As concerns over the coronavirus (also referred to as COVID-19) continue to dominate news headlines, cause volatility in the marketplace, and test investor confidence in securities markets, one thing remains unchanged - Leigh Baldwin & Co. and its commitment to assist clients through turbulent times. Along with the securities markets, we remain open and available to clients, ready to assist with any needs, questions, or concerns as they arise.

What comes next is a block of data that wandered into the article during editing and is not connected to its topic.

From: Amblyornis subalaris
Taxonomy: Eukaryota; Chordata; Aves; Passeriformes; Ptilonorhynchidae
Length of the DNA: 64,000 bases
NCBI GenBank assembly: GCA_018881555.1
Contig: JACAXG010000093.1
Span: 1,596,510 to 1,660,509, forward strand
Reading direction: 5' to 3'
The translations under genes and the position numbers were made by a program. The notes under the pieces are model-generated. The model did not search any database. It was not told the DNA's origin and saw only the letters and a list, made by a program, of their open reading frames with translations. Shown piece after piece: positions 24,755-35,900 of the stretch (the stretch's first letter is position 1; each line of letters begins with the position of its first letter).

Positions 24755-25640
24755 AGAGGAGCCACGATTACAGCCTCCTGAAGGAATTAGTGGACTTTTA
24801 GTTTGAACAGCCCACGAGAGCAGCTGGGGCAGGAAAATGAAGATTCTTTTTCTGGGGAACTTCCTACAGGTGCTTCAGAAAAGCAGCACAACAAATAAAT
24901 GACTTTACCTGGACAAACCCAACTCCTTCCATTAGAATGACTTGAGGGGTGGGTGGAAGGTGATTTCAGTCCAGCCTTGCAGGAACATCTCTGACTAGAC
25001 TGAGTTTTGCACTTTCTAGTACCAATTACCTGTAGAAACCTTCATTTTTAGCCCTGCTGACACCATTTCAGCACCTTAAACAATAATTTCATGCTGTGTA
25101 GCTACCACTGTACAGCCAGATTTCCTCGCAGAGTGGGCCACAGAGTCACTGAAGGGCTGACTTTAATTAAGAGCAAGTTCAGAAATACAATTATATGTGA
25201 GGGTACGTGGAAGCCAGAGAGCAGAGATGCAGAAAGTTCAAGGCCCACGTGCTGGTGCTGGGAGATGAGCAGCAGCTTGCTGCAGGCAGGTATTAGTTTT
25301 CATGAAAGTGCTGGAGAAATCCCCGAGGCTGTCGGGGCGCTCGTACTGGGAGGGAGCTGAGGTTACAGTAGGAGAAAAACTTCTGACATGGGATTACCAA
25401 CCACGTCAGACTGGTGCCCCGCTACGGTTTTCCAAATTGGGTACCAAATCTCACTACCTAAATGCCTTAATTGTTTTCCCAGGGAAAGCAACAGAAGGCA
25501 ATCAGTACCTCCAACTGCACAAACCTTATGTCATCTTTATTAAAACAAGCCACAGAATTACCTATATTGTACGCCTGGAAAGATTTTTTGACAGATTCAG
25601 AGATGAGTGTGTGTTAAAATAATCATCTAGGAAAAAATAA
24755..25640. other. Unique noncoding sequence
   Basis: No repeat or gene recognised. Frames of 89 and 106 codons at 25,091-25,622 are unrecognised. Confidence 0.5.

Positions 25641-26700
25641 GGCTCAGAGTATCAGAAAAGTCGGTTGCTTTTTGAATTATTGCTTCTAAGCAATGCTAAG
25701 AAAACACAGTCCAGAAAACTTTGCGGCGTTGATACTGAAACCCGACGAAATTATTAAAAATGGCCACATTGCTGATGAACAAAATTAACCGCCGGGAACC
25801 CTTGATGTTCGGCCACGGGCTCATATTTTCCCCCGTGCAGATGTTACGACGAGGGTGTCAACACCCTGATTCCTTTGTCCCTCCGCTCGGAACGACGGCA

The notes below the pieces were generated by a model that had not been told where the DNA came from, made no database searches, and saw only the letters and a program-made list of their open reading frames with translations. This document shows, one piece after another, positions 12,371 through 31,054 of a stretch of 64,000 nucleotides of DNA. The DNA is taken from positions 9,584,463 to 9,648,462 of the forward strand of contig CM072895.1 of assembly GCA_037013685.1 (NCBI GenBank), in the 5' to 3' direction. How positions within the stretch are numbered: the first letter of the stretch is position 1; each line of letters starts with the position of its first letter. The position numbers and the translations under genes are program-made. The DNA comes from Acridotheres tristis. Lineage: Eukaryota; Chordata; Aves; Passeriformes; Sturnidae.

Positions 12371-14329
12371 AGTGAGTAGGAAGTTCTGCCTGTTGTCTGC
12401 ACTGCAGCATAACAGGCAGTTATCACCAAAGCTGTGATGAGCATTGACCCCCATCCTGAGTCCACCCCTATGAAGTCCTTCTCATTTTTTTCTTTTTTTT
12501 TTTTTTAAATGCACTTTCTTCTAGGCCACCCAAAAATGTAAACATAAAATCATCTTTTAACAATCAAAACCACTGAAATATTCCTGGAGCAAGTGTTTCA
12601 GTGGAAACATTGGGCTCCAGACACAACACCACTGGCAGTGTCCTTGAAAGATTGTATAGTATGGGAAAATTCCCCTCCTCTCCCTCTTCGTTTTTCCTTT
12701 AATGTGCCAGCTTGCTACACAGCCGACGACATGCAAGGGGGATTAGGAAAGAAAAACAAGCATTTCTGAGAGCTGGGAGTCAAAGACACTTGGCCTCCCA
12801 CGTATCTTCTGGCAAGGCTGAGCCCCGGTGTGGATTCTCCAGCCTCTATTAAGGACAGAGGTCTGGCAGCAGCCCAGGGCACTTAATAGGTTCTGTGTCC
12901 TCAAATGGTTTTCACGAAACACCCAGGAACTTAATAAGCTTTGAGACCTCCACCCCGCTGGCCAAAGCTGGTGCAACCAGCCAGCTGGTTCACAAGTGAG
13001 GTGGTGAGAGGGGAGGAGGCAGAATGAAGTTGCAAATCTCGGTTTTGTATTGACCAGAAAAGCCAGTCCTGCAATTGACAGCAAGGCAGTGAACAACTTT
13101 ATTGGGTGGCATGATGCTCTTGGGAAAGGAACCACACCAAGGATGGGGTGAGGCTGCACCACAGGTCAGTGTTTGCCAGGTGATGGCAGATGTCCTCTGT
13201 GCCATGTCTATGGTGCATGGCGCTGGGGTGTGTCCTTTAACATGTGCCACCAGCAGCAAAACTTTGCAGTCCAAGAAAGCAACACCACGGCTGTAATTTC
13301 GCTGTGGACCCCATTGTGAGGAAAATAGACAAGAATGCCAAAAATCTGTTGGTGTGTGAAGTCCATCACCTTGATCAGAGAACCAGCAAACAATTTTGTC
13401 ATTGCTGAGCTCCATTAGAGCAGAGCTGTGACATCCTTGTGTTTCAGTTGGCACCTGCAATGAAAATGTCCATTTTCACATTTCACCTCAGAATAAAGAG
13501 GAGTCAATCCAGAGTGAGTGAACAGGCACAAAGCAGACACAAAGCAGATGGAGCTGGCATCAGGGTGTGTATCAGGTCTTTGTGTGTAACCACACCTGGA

U.S. stocks opened sharply lower on Monday, with Wall Street relinquishing some of its recent rise, as the yen fell after Japanese officials tried again to weaken the currency. The Dow Jones Industrial Average fell 134 points to 12,096. The S&P 500 Index declined 16 points to 1,268. The Nasdaq Composite dropped 38 points to 2,698. Today is a good day for profit-taking. Every sector is trading lower. The financials are weak as MF Global was first suspended and then officially filed for bankruptcy. Northstar Realty is a REIT trading up 3% after securing a line of credit. The insurance stocks are getting hit as another storm hits the Northeast. The commodities are getting hit. Occidental Petroleum is down 2% on an upgrade. Arch Coal is down 6% on a downgrade. Cliffs Natural Resources is down 4% even though one analyst made positive comments. Chevron is down 2% on a downgrade. The techs are getting hit this morning although a few perked up in the first hour. Following the first hour the Dow remained down 130 points and the Nasdaq down 30 points even though Apple moved into the green. Intel is down less than 1% as the company goes ex-dividend this week. A few companies are trading higher following earnings. Humana is jumping 7% as they easily beat estimates. CNA Financial, Taser, and Cooper Tires are higher following earnings. Through the morning the averages pushed lower. During the lunch hour the Dow fell 200 points. The Nasdaq declined 40 points. The averages remained weak through the afternoon accelerating to the downside in the last hour. The Dow Jones Industrial Average dropped 276 points, or 2.3%, to 11,955, marking its first loss in four sessions. It finished up 9.5% for the month. The S&P 500 fell 31 points, or 2.5%, to end at 1,253 while the Nasdaq Composite declined 52 points, or 1.9%, to 2,684. For the month, the S&P 500 and the Nasdaq each added 11%. A great year in one month's time.
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